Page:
Negative comments from politicians played over television have a dramatic effect on morale, especially on troops who are otherwise indifferent and disdainful of politics in general. I cannot tell you how many times I have overheard Marines and soldiers talking about various inconsiderate comments made from the likes of John Kerry, Murtha, Reid, and Pelosi about how we cannot win, how we should be brought home, etc. The Kerry comments really cemented his reputation with the troops and upset people more than anything else. It is unnerving to volunteer for service during wartime hoping to be deployed and having to listen to a politician explain how the troops need to come home, especially when we clearly have not finished what we started. There is a widespread perception amongst the Marines I know, even those uninterested in politics, that the Democratic Party does not want us to win in Iraq for whatever reason. This is true even amongst Democrats who still maintain the party viewpoint on almost every other issue but the war. Morale is always a tricky issue to deal with, and it is difficult to tell a Marine to buck up when he sees important people back home undercutting his primary reason for existing at the moment.
The news cycle in the mainstream media is about 4/6 months behind events on the ground. The evolution of the IED threat is a perfect example. I remember seeing an article in the Marine Corps Times about a new “speed bump” IED appearing in Iraq. This was about 6 months after we first encountered them. Likewise there was an article in the Washington Post/MSNBC about pressure plate IEDs several months ago that made it seem like this threat, which had been around for over a year, was somehow new. The same thing is true with the effects of the surge. The most accurate news reporting on the ground in Iraq is coming from bloggers and the alternative media. When I was in Iraq I would read Michael Yon and Michael Totten when possible for great stories on what was really happening elsewhere around the country.
I never discussed politics with the Marines, but we did talk about current events, and I did watch CNN, Fox News, and MSNBC with them. The perception I got was that one of the major American political parties is viewed by many Marines with pity, amusement, and bitterly sardonic sarcasm, while the other major American political party evokes profanity and eloquent non-verbal demonstrations of disgust.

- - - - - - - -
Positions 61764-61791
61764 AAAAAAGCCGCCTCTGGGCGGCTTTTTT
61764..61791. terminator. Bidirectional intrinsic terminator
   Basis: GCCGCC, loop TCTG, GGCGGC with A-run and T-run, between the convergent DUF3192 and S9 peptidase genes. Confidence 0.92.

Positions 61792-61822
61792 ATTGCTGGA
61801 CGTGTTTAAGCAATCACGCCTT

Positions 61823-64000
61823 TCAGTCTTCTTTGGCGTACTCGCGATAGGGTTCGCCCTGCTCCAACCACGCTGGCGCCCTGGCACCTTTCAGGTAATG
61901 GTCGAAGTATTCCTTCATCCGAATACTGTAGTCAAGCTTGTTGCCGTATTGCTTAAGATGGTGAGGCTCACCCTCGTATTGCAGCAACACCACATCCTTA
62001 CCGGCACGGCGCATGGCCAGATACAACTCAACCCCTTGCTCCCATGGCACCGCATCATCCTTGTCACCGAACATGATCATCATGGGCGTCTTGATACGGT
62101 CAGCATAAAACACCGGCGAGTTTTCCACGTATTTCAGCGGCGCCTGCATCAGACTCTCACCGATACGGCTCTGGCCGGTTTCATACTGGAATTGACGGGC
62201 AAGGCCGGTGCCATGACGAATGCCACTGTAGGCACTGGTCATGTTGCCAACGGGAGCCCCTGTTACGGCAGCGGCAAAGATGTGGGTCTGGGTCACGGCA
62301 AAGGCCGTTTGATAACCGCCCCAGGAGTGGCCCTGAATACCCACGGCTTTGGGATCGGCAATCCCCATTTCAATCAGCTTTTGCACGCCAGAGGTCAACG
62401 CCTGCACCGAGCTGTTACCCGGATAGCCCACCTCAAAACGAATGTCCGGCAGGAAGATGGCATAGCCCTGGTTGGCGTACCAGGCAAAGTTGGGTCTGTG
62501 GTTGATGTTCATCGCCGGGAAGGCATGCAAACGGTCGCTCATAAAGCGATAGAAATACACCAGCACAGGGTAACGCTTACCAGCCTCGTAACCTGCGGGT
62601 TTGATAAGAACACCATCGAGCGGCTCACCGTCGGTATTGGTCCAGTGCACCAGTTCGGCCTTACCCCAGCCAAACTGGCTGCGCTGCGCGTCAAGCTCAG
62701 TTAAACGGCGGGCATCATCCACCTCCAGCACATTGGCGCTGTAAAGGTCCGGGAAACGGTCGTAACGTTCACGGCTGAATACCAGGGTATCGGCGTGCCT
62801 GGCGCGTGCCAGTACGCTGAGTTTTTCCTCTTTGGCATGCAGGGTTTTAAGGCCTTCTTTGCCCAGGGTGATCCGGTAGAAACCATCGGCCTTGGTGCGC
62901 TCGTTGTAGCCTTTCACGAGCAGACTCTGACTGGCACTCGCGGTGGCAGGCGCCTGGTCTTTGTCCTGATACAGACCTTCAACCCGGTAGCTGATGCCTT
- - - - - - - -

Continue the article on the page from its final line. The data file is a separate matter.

There are politicans in America who are above ground wasting oxygen merely because it is illegal to kill them. Marines know this. There may be at least one republic that has not been overthrown by coup d’etat merely because of Article 88. Saying things that need to be said for those who would be punished for such politically incorrect utterances could be a mission for intrepid Civilian Irregular auxiliary surrogates beyond the reach of military justice. There are too many butt-ass naked emperors running around.
The Soviets not only armed and trained Palestinian terrorists but also used them to arm and train other professional terrorists by the thousands.
By 1973, Arafat was a Soviet puppet (and would remain such until the fall of the USSR). His adjutants, including Mahmoud Abbas, were being trained by the KGB in guerrilla warfare, espionage, and demolition; and his ideologues had gone to North Vietnam to learn the propaganda Tao of Ho Chi Minh.Arafat was particularly struck by Ho’s success in mobilizing left-wing sympathizers in Europe and the United States, where activists on American campuses, enthusiastically following the line of North Vietnamese operatives, had succeeded in reframing the Vietnam War from a Communist assault on the south to a struggle for national liberation. Ho’s chief strategist, General Giap, made it clear to Arafat and his lieutenants that in order to succeed, they too needed to redefine the terms of theirstruggle.Giap’s counsel was simple but profound: the PLO needed to work in a way that concealed its real goals, permitted strategic deception, and gave the appearance of moderation: “Stop talking about annihilating Israel and instead turn your terror war into a struggle for human rights. Then you will have the American people eating out of your hand.”
Cultural Marxists, Multi-Culturalists, Radical Environmentalists, Transnational Progressivists, Collectivists, Post-Modernists, all the ex-Communists and sympathizers and fellow-travelers, quacking like hungry ducks for the anti-Western corn in al Qaeda’s/Hezbollah’s/Hamas’/Fatah’s/Iran’s hand. They’re all in it together.